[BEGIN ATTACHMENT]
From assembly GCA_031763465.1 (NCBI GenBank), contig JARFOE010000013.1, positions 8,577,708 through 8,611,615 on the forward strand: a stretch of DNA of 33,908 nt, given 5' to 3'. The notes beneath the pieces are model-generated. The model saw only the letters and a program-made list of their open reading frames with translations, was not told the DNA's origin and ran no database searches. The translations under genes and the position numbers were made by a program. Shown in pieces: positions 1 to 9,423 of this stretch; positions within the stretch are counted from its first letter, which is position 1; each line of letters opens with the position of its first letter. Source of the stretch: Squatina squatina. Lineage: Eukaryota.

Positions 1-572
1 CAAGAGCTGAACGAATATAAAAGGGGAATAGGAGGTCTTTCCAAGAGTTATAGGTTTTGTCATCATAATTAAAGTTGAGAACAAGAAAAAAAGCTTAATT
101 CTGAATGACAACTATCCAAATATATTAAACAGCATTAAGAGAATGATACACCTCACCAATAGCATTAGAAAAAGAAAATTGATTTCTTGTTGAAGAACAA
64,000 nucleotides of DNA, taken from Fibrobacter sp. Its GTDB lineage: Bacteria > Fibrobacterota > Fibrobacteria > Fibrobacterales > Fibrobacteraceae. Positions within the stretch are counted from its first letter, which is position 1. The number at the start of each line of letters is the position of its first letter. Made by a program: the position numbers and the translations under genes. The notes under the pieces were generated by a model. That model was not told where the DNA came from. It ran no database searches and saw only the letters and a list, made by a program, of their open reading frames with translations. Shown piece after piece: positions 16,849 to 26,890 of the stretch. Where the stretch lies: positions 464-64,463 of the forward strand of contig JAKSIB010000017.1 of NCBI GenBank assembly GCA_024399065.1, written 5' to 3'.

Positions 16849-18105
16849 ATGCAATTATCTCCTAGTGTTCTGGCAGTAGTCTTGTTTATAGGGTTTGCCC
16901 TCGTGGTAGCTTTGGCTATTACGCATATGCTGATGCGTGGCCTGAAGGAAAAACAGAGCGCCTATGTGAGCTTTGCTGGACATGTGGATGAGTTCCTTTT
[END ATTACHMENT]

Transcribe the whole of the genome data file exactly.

From assembly GCA_031763465.1 (NCBI GenBank), contig JARFOE010000013.1, positions 8,577,708 through 8,611,615 on the forward strand: a stretch of DNA of 33,908 nt, given 5' to 3'. The notes beneath the pieces are model-generated. The model saw only the letters and a program-made list of their open reading frames with translations, was not told the DNA's origin and ran no database searches. The translations under genes and the position numbers were made by a program. Shown in pieces: positions 1 to 9,423 of this stretch; positions within the stretch are counted from its first letter, which is position 1; each line of letters opens with the position of its first letter. Source of the stretch: Squatina squatina. Lineage: Eukaryota.

Positions 1-572
1 CAAGAGCTGAACGAATATAAAAGGGGAATAGGAGGTCTTTCCAAGAGTTATAGGTTTTGTCATCATAATTAAAGTTGAGAACAAGAAAAAAAGCTTAATT
101 CTGAATGACAACTATCCAAATATATTAAACAGCATTAAGAGAATGATACACCTCACCAATAGCATTAGAAAAAGAAAATTGATTTCTTGTTGAAGAACAA
64,000 nucleotides of DNA, taken from Fibrobacter sp. Its GTDB lineage: Bacteria > Fibrobacterota > Fibrobacteria > Fibrobacterales > Fibrobacteraceae. Positions within the stretch are counted from its first letter, which is position 1. The number at the start of each line of letters is the position of its first letter. Made by a program: the position numbers and the translations under genes. The notes under the pieces were generated by a model. That model was not told where the DNA came from. It ran no database searches and saw only the letters and a list, made by a program, of their open reading frames with translations. Shown piece after piece: positions 16,849 to 26,890 of the stretch. Where the stretch lies: positions 464-64,463 of the forward strand of contig JAKSIB010000017.1 of NCBI GenBank assembly GCA_024399065.1, written 5' to 3'.

Positions 16849-18105
16849 ATGCAATTATCTCCTAGTGTTCTGGCAGTAGTCTTGTTTATAGGGTTTGCCC
16901 TCGTGGTAGCTTTGGCTATTACGCATATGCTGATGCGTGGCCTGAAGGAAAAACAGAGCGCCTATGTGAGCTTTGCTGGACATGTGGATGAGTTCCTTTT